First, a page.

Saudis Are Using Lethal Force To Displace Villagers and Clear Land for a Futuristic Desert City ‘The Line’


It’s a recurring notion in our world that Utopia can only be ushered through the use of bloodshed.

The people who happen to stand in the way of ‘progress’ can sometimes only be displaced by force.

Take Saudi Arabia, for example, who are in the process of building the futuristic city ‘Neom’ in an area of the desert described by Saudi leader Crown Prince Mohamed bin Salman as the perfect ‘blank canvas’.

But is it? The Saudi government admits that more than 6,000 people have been moved for the project.

Now, it arises that Saudi authorities authorized the use of lethal force to clear the land.

BBC reported:

“Col Rabih Alenezi says he was ordered to evict villagers from a tribe in the Gulf state to make way for The Line, part of the Neom eco-project. One of them was subsequently shot and killed for protesting against eviction.”

Neither the Saudi government nor any of the dozens of global companies building Neom agreed to comment.

Neom, Saudi Arabia’s $500bn (£399bn) eco-region, is part of its Saudi Vision 2030 strategy which aims to diversify the kingdom’s economy away from oil. Its flagship project, The Line, has been pitched as a car-free city, just 200m (656ft) wide and 170km (106 miles) long – though only 2.4km of the project is reportedly expected to be completed by 2030.”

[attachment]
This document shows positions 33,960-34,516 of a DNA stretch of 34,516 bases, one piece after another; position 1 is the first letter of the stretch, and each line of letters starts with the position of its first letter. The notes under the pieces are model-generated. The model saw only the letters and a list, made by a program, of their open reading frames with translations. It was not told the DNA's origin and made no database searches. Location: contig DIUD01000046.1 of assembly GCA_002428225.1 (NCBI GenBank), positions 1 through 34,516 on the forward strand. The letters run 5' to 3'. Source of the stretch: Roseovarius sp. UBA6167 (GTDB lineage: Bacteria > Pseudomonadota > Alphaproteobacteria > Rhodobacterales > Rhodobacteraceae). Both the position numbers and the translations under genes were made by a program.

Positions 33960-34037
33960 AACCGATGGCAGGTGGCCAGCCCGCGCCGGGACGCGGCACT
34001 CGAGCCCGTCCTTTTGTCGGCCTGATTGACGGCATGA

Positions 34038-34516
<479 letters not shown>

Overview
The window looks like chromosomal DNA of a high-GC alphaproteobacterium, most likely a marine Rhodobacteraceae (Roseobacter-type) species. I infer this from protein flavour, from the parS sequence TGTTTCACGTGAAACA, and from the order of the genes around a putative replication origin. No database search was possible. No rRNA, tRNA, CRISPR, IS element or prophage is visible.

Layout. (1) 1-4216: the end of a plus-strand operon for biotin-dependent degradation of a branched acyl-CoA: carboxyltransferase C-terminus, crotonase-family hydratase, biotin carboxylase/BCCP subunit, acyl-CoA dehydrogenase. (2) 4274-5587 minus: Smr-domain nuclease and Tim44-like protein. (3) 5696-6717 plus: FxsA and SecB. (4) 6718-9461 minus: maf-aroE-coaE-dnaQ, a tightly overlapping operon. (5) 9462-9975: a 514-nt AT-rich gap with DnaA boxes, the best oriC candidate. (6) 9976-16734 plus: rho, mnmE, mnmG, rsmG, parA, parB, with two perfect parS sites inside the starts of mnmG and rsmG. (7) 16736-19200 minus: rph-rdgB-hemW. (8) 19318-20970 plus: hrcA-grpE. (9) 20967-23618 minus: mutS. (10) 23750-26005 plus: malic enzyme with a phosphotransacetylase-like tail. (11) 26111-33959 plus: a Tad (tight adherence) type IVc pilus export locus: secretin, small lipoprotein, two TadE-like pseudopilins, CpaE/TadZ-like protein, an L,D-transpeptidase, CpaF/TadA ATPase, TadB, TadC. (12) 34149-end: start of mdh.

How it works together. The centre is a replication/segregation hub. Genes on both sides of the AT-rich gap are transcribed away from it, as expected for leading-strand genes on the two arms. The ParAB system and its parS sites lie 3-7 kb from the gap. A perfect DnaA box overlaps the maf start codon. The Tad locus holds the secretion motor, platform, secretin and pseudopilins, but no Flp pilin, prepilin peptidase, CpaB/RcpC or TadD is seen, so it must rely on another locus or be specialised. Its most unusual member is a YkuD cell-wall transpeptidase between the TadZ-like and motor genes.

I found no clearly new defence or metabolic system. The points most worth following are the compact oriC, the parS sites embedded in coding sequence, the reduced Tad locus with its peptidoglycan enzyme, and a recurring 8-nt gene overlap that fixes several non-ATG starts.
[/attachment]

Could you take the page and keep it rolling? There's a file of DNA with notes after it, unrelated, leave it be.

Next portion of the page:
In three of the villages demolished – al-Khuraybah, Sharma and Gayal – homes, schools, and hospitals have been wiped off the map.

Exiled in the UK, Colonel Alenezi was tasked to clear al-Khuraybah, 4.5km south of The Line, populated by the Huwaitat tribe.

The order stated that ‘whoever continues to resist [eviction] should be killed, so it licensed the use of lethal force against whoever stayed in their home’.

Alenezi escaped the mission on invented medical grounds, but it was completed.

“Abdul Rahim al-Huwaiti refused to allow a land registry committee to value his property, and was shot dead by Saudi authorities a day later, during the clearance mission. He had previously posted multiple videos on social media protesting against the evictions.

A statement issued by Saudi state security at the time alleged al-Huwaiti had opened fire on security forces and they had been forced to retaliate. Human rights organisations and the UN have said he was killed simply for resisting eviction.”

Dozens of villagers were detained resisting evictions, sometimes prosecuted on terror-related charges, five of whom are on death row.

Those required to move for The Line have been offered compensation, but values paid out have been much lower than the amount promised.

“According to Col Alenezi, ‘[Neom] is the centrepiece of Mohamed Bin Salman’s ideas. That’s why he was so brutal in dealing with the Huwaitat.’ al-Enezi now lives in the UK for his own safety.”

Displaced villagers were extremely reluctant to speak to the BBC, fearing it could endanger their detained relatives.

“But Col Alenezi has no regrets about his decision to disobey orders regarding Saudi’s futuristic city. ‘Mohamed Bin Salman will let nothing stand in the way of the building of Neom… I started to become more worried about what I might be asked to do to my own people’.”

Read more:

Saudi Arabia Unveils Plans For Dystopian “Linear” City That Will Cram 9 Million People Into a Giant 109-Mile-Long Mirrored Wall (VIDEO)

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